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Alsatian Bacon & Onion Tart (Flàmmeküeche)

Alsatian Bacon & Onion Tart (Flàmmeküeche)

A French favourite. Traditionally served as a first course or an appetizer.

Ready in: 35 minutes plus 1 hour

Serves: 6

Complexity: very-easy

kcal: 182

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½ cup crème fraîche
1 cup fromage blanc or cream cheese at ambient
⅛ tsp nutmeg
1 tsp salt, plus more to taste
1¾ cups flour, plus more for dusting
1 tsp baking powder
3 tbsp rice bran oil
2 egg yolks
8 strips smoked bacon, fine chopped
1 white onion, thin sliced


Heat an oven to 260oC with a pizza stone positioned on centre rack.
Mix crème fraîche, fromage blanc, nutmeg and SIDS SALT & PEPPER in a bowl. Set aside.
Whisk flour, baking powder and 1 tsp salt in a bowl then make a well in the center. Whisk oil, yolks and ½ cup water in another bowl and pour into well. Using a fork, stir until a loose dough forms. Turn out onto lightly floured surface then knead dough for 1 minute. Divide dough into 3 pieces. Working with 1 piece of dough at a time, roll into a 3 cm circle and place on a parchment paper-lined baking sheet. Spread ½ cup cheese mixture over circle, leaving a 1 cm border around edge. Sprinkle with a little of the bacon and onions. Transfer dough (on parchment paper) to pizza stone. Bake until lightly browned and crispy, 8-10 minutes. Repeat.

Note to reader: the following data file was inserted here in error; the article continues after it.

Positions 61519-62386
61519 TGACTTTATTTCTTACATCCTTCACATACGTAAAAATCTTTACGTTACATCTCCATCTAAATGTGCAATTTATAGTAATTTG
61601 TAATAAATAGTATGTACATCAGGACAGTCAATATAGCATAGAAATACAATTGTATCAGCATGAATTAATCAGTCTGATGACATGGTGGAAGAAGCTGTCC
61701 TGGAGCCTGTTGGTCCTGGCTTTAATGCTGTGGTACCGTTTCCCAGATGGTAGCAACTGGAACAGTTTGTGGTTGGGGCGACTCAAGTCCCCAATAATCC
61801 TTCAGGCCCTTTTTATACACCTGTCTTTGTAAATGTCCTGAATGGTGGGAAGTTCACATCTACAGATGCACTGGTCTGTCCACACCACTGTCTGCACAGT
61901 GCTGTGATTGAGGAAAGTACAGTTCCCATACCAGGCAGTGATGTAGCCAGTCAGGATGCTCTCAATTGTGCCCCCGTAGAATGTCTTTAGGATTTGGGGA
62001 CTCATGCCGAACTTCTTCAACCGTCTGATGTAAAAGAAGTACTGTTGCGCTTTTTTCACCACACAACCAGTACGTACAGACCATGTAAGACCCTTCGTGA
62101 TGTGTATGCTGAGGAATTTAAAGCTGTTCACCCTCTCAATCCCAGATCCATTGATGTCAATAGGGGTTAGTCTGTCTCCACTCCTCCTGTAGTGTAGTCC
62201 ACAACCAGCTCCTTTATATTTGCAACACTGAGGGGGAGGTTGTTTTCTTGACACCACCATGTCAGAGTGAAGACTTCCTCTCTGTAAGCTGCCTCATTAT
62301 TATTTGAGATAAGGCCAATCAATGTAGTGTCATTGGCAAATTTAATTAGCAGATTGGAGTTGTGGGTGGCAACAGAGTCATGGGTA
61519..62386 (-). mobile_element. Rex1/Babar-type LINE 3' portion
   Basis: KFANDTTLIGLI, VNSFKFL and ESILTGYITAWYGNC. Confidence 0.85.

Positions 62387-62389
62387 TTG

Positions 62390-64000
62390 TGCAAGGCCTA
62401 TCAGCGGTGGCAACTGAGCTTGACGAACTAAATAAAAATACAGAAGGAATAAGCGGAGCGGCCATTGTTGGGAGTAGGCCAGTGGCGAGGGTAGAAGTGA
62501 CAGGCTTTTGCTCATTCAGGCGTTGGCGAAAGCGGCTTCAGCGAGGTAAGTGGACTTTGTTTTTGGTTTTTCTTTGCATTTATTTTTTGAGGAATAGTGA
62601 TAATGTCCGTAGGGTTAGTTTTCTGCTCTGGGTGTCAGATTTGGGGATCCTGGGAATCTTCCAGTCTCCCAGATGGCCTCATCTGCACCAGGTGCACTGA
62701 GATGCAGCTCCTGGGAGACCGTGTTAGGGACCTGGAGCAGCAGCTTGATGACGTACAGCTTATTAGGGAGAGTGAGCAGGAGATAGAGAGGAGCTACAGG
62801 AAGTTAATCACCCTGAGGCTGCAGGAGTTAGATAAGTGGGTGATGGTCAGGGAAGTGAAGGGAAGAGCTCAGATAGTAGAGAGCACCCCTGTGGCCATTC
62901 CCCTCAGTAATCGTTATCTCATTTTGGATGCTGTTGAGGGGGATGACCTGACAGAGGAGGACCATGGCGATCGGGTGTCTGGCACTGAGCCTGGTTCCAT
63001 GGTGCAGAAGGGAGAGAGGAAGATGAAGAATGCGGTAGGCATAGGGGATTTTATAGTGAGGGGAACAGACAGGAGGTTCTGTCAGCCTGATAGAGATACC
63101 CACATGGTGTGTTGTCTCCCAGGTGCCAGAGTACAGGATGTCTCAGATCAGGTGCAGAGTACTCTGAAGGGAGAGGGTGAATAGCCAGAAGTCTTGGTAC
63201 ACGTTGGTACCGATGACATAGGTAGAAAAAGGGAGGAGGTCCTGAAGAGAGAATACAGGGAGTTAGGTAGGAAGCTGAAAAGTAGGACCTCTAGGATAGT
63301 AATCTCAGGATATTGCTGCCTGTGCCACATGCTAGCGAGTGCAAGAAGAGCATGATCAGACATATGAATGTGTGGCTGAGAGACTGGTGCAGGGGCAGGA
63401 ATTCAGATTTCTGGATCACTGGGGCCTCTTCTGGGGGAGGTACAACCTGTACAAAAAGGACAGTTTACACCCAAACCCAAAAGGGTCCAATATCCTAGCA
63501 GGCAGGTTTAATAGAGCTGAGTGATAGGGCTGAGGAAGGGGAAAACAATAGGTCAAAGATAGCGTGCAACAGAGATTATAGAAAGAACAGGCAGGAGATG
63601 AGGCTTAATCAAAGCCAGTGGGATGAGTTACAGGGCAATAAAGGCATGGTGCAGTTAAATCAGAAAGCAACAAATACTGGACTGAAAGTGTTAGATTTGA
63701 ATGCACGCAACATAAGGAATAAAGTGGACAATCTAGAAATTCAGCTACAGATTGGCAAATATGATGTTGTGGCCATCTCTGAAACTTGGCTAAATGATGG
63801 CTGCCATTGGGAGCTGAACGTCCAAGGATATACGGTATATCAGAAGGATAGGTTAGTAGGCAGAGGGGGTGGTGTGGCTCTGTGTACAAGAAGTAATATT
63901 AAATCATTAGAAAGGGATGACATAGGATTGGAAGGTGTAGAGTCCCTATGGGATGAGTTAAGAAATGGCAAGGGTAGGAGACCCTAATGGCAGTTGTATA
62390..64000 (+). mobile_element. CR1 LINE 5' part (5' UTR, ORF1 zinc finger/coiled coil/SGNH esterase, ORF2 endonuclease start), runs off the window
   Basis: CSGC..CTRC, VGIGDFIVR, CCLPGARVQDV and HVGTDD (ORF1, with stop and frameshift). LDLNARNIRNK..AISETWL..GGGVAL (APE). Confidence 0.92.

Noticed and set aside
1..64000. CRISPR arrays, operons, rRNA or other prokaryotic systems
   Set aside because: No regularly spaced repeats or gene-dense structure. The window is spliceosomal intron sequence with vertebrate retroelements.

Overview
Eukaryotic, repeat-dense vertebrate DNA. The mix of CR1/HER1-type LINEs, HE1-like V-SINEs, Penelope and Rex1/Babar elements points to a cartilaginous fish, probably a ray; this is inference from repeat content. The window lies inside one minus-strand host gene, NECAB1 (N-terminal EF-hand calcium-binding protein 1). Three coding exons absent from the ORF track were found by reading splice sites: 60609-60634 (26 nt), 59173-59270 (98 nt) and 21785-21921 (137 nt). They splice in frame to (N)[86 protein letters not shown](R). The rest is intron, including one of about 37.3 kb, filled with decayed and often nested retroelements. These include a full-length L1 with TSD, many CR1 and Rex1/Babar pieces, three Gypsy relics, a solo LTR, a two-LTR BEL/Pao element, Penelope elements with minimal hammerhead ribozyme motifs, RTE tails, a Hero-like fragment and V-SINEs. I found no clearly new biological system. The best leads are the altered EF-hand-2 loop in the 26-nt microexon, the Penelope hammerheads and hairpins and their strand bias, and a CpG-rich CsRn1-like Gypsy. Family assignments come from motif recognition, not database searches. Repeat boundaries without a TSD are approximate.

History: Legend says that the creators of this dish were Alemannic German-speaking farmers from Alsace, Baden or the Palatinate who used to bake bread once a week or every other week. In fact, the tarte flambée was originally a homemade dish which did not make its urban debut until the "pizza craze" of the 1960s. A tarte flambée would be used to test the heat of their wood-fired ovens. At the peak of its temperature, the oven would also have the ideal conditions in which to bake a tarte flambée. The embers would be pushed aside to make room for the tarte in the middle of the oven, and the intense heat would be able to bake it in 1-2 minutes. The crust that forms the border of the tarte flambée would be nearly burned by the flames. The result resembles a thin pizza.